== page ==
New York City, NY

The hunger strike of the "excluded" in government aid insists on demanding $3.5 billion in New York

Desiree Peralta

They implore the Legislature and Cuomo to approve flexible access to aid funds for undocumented immigrants.

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There are less than 72 hours until the Legislature in Albany approves the state budget for the next fiscal year, and protesters who have already been on a strict hunger strike for 14 days do not falter in their demand for approval of $ 3.5 billion to provide economic relief undocumented workers in New York.

With their health declining, ill, and several of them unable to even walk, because the body no longer responds to them, this Monday the strikers gathered in Washington Square Park, a few steps from the Judson Memorial Church, where they have been for two weeks to intensify his cry to the legislators.

The strikers' complaint does not only have to do with the lack of a clear commitment from the State to create the $ 3.5 billion fund they are requesting, they denounced that in the face of any aid that is obtained, Cuomo is pushing a series of requirements that would very difficult for thousands of excluded workers to access any relief.

Both the strikers and political leaders who have been pushing for the approval of resources in the Assembly and the state Senate denounced that Governor Cuomo claims that in order for undocumented workers to have the aid that is approved, they must show pay stubs, records banking, and even the tax payment number known as "ITIN", requirements that many excluded workers do not have.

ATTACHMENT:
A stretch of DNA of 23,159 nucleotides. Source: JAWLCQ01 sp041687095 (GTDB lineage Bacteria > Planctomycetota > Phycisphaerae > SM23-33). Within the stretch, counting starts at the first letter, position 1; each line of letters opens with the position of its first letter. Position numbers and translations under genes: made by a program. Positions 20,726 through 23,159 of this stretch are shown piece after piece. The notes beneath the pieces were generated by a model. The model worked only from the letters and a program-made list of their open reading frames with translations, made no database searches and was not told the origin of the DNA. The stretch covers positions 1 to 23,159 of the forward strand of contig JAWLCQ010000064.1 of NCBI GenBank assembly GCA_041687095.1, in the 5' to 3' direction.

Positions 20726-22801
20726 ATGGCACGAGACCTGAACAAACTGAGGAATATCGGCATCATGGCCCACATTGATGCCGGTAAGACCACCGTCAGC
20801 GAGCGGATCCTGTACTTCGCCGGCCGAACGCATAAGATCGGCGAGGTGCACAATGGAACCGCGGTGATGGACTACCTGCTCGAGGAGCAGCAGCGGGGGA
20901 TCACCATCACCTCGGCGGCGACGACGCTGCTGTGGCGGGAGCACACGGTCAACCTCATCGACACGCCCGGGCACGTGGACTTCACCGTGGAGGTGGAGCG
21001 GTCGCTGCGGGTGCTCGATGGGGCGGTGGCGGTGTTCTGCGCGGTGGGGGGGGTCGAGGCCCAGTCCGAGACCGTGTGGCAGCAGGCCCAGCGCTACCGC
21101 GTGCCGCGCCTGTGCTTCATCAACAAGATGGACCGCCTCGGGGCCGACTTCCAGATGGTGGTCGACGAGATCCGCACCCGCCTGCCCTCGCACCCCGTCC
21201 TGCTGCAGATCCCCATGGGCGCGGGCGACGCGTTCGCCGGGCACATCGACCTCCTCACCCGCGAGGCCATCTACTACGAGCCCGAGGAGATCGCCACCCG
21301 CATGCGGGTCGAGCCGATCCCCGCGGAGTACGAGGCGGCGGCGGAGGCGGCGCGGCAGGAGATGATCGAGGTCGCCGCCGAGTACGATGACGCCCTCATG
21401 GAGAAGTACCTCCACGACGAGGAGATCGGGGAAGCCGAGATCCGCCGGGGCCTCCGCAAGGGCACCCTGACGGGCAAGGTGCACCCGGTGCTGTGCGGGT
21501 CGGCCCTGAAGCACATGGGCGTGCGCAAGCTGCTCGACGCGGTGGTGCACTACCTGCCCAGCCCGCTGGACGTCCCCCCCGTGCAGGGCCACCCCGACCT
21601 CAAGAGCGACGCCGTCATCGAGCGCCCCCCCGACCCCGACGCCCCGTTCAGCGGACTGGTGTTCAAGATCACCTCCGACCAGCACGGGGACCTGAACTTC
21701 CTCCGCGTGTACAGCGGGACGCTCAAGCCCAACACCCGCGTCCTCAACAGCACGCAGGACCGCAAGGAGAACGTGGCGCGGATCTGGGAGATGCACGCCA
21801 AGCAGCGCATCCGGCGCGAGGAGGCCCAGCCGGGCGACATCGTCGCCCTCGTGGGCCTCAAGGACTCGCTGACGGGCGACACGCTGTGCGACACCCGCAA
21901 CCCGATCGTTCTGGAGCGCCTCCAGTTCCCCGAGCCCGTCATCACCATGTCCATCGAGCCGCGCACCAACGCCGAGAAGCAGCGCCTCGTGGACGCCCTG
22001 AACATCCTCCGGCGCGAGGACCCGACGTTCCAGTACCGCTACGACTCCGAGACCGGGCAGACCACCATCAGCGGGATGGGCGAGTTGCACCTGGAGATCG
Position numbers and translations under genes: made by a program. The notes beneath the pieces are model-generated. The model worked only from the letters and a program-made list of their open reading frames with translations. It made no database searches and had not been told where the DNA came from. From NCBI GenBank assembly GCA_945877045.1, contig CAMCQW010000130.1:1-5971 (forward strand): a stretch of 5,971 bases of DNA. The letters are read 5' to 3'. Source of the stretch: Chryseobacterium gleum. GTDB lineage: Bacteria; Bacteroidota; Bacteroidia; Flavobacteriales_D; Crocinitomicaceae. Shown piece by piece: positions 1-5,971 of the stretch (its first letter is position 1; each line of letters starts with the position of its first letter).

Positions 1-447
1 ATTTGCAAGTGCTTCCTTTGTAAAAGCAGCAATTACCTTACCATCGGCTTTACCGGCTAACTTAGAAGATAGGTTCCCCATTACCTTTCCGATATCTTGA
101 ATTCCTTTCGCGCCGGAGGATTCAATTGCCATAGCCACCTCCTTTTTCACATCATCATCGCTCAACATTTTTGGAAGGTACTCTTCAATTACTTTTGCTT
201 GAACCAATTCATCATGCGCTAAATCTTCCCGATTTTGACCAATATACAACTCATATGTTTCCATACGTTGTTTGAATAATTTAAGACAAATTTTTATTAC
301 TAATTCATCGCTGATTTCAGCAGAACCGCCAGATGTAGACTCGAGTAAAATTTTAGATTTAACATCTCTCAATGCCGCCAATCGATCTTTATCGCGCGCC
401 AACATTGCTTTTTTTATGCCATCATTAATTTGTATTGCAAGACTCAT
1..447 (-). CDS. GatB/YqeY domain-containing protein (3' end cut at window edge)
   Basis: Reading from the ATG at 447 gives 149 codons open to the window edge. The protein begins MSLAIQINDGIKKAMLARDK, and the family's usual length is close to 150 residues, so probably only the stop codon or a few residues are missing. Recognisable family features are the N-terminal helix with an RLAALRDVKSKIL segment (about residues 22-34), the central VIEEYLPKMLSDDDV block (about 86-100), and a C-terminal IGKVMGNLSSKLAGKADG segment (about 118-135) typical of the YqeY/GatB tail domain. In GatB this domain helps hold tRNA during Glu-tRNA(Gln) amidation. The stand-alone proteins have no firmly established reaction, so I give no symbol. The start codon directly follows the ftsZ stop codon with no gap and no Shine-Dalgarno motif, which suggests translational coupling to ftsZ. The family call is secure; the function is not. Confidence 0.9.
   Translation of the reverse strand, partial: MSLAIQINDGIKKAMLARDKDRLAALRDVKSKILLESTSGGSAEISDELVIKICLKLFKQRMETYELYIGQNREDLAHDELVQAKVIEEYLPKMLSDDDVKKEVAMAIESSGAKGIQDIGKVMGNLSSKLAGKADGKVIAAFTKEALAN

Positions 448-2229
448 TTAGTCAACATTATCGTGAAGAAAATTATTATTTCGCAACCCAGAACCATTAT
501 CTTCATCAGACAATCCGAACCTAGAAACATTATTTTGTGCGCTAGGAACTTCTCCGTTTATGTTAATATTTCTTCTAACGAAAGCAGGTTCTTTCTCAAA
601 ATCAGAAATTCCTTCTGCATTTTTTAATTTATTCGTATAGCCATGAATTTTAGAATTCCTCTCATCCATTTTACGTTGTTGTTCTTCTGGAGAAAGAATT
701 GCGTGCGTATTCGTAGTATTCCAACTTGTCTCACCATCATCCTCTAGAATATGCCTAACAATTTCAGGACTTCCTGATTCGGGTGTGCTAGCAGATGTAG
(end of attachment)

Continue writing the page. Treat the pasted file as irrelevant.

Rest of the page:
According to NYDailyNews, more than 75 people have signed on to take part in the fast, including at least 40 directly impacted workers. Those taking part in the strike will start at the Church of the Ascension for the first few days before moving to Judson Memorial Church near Washington Square Park.

An August 2020 MRNY survey showed that 98% of unemployed undocumented workers had not received financial assistance from the federal or state government.

With the deadline fast approaching, these essential workers, many of them undocumented immigrants, say that the amount that has so far been discussed in negotiations is not enough to meet the needs of thousands of families who have lost their jobs, are on the verge of homelessness and do not even have the income to put food on the table.

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